Lift the hood from one of the Klan nightriders in Birth of a Nation and you’ll find the face of John (Jack) Ford, who in a couple of years would start making his own revisionist films about the history of conquest and colonization in the American West: Stagecoach, My Darling Clementine, Fort Apache, She Wore a Yellow Ribbon, Rio Grande, Hondo and The Searchers.
Even more intriguing is the way Griffith’s work was embraced by the early Soviet film-makers, like Vsevold Pudovkin (Storm Over Asia) and Lev Kuleshov (The Extraordinary Adventures of Mr. West in the Land of the Bolsheviks) who saw in Birth of a Nation and Intolerance a method of making historical melodramas that also served political purposes. It was, however, Sergei Eisenstein who absorbed Griffith’s lessons about how film can be used to remake popular history the most deeply. In 1925, Eisenstein made his masterpiece, Battleship Potemkin. It was commissioned by the Soviet government to commemorate the 1905 revolution. Billed as the cinematic chronicle of a mutiny against the repressive Tsarist navy, the most powerful scene in Eisenstein’s film, the massacre on the Odesa Steps, was entirely invented for its dramatic and propaganda effect, which proved so overwhelming that the screening of the film was banned for prolonged periods in the UK, France, the US and eventually the Soviet Union itself. Most governments–regardless of their political brand–would tremble at the rebellious sentiments those scenes aroused in the audience.
Still, Battleship Potemkin found one official admirer in Joseph Goebbels, who raved about Potemkin as “a marvelous film without equal in the cinema. Anyone who had no firm political conviction could become a Bolshevik after seeing the film. When it came time to assemble the final print of October, his film on the Bolshevik Revolution, for Stalin’s approval, Eisenstein left all traces of Trotsky and Zinoviev on the cutting room floor. Two years later, Eisenstein was in Hollywood pitching a screenplay about an all-glass city, whose inhabitants are under 24-hour surveillance. Wonder where he got that idea?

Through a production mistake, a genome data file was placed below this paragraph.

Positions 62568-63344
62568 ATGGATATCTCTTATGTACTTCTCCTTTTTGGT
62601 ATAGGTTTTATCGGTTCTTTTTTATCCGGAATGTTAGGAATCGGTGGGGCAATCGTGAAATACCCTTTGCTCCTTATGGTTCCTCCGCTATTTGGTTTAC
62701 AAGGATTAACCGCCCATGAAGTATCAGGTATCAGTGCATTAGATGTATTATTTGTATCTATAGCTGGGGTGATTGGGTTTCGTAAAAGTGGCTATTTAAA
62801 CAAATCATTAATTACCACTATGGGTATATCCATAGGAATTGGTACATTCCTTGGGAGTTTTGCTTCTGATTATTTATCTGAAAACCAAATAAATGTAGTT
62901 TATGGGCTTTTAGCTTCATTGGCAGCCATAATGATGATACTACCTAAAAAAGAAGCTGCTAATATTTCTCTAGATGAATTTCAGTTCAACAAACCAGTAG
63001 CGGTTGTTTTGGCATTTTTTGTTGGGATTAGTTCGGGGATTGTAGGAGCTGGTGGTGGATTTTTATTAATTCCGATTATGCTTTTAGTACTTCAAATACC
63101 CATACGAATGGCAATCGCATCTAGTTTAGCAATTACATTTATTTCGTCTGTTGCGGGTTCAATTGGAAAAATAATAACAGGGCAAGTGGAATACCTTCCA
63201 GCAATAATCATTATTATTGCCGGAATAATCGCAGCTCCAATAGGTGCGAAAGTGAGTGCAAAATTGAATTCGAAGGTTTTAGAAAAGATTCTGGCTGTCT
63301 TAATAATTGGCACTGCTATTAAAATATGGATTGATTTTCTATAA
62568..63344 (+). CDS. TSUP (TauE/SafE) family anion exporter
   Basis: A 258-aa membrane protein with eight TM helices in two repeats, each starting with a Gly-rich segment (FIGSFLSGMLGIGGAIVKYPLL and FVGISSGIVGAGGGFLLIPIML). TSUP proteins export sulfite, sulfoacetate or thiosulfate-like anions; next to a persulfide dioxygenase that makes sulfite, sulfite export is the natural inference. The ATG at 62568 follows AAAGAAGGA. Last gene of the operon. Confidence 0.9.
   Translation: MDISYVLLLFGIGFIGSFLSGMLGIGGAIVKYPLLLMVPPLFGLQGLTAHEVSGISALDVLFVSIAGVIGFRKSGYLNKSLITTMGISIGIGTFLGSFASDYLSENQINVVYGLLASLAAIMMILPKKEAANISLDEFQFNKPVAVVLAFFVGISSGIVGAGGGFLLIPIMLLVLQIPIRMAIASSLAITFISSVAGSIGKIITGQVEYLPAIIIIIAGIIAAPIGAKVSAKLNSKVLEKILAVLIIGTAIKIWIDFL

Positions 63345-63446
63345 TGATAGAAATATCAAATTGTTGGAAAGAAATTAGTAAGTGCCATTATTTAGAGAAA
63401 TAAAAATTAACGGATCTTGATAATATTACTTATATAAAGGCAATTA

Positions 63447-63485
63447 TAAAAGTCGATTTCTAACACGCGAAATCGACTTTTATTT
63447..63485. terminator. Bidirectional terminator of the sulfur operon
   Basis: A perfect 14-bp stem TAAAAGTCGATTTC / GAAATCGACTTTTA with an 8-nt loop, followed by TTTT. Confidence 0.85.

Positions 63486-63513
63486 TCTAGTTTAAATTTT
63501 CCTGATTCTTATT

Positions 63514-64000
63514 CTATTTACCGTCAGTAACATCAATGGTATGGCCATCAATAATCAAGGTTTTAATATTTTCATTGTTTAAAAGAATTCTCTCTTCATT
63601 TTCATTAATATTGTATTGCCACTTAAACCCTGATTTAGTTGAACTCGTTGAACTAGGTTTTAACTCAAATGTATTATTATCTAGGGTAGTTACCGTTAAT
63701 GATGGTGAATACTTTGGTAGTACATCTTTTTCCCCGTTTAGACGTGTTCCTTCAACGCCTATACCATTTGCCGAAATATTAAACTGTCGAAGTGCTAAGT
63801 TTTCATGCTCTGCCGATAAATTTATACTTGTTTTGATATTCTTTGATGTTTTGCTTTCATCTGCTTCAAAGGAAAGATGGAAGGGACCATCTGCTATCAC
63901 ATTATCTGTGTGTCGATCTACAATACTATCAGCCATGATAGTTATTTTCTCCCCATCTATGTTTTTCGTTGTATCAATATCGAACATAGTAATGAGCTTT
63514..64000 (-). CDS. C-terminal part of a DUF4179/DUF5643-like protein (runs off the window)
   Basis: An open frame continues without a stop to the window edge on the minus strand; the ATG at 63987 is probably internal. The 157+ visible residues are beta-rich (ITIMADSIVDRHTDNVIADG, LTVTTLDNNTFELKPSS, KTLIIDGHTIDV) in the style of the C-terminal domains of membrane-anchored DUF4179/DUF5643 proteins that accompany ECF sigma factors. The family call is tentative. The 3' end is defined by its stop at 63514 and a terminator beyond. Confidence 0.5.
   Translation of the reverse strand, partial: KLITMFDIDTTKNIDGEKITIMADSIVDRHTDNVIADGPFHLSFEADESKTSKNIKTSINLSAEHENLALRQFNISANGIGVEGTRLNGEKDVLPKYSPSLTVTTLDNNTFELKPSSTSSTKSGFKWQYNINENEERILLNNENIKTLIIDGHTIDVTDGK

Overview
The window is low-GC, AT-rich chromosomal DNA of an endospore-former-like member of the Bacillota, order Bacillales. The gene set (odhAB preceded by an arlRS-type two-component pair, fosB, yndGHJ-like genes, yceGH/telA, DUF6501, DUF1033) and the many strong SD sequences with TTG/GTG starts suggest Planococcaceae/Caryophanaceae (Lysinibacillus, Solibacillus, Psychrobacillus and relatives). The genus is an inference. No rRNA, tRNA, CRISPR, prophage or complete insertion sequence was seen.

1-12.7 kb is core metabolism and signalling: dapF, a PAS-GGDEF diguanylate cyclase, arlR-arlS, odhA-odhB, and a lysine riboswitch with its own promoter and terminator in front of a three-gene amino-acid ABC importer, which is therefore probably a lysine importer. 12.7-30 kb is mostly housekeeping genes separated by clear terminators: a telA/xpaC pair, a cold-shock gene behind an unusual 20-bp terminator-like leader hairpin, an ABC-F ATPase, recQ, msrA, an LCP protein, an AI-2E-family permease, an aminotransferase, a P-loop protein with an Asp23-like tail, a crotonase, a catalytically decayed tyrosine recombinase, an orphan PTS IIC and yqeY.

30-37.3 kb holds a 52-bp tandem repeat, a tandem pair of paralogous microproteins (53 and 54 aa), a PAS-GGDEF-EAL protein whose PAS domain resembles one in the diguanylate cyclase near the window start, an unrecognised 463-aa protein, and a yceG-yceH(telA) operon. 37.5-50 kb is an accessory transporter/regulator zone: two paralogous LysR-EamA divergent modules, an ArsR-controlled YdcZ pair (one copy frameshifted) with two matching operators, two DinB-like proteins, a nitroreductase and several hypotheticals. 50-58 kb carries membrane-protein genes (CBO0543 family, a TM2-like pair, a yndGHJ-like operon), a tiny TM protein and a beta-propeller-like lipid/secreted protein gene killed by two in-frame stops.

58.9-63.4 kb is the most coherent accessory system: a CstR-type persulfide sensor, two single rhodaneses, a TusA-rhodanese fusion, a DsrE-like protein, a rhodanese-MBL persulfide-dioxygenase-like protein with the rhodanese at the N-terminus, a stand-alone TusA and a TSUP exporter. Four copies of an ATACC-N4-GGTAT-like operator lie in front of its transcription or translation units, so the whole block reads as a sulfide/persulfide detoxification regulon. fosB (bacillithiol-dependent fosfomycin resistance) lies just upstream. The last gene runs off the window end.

Birth of a Nation was the first blockbuster. It played to packed movie houses across the country and Europe. People cried, screamed at the rape scenes, jeered the white actors in blackface and cheered as the Klan rode to the rescue, their white sheets unfurling like banners of triumph across the screen. From Atlanta to Chicago, crowds gave the film standing ovations and returned to be inflamed by its reactionary thrills again and again. And the film also did exactly what the NAACP predicted, it revived the KKK from its zombie-like repose with the imprimatur of the nascent Hollywood and a Democratic president. There were 700 hundred lynchings in the year following its release. They haven’t stopped yet, although most are now done by police and filmed by their own bodycams.
Birth of a Nation was also a story of the commodification of racism. The film built fortunes. In fact, it many ways it built Hollywood. Thomas Dixon, the writer of the novel, earned 25% of the profits of the film, which was enormous. By one account, Birth of a Nation amassed a global box office of $50 million in 1915 ($1.3 billion in today’s dollars), as Europe was at war with itself. And Louis B. Mayer, then the owner of movie theaters in Boston, somehow wrangled the distribution rights for all of New England. He pocketed a million from the deal and soon moved to Hollywood himself and became one of the first moguls. By 1927, Mayer was earning a higher salary ($800,000 a year) than any other executive in the country, even the CEOs of Standard Oil and US Steel. But he never forgot the themes and tropes of the picture that made him rich.
Fortunes are to be made in the promotion of racism, which is probably the lesson that will be taught in economics classes across the New (i.e., no longer restricted by the Mason-Dixon Line) South. Of course, they’ve been teaching the same thing using different terms at the University of Chicago for decades.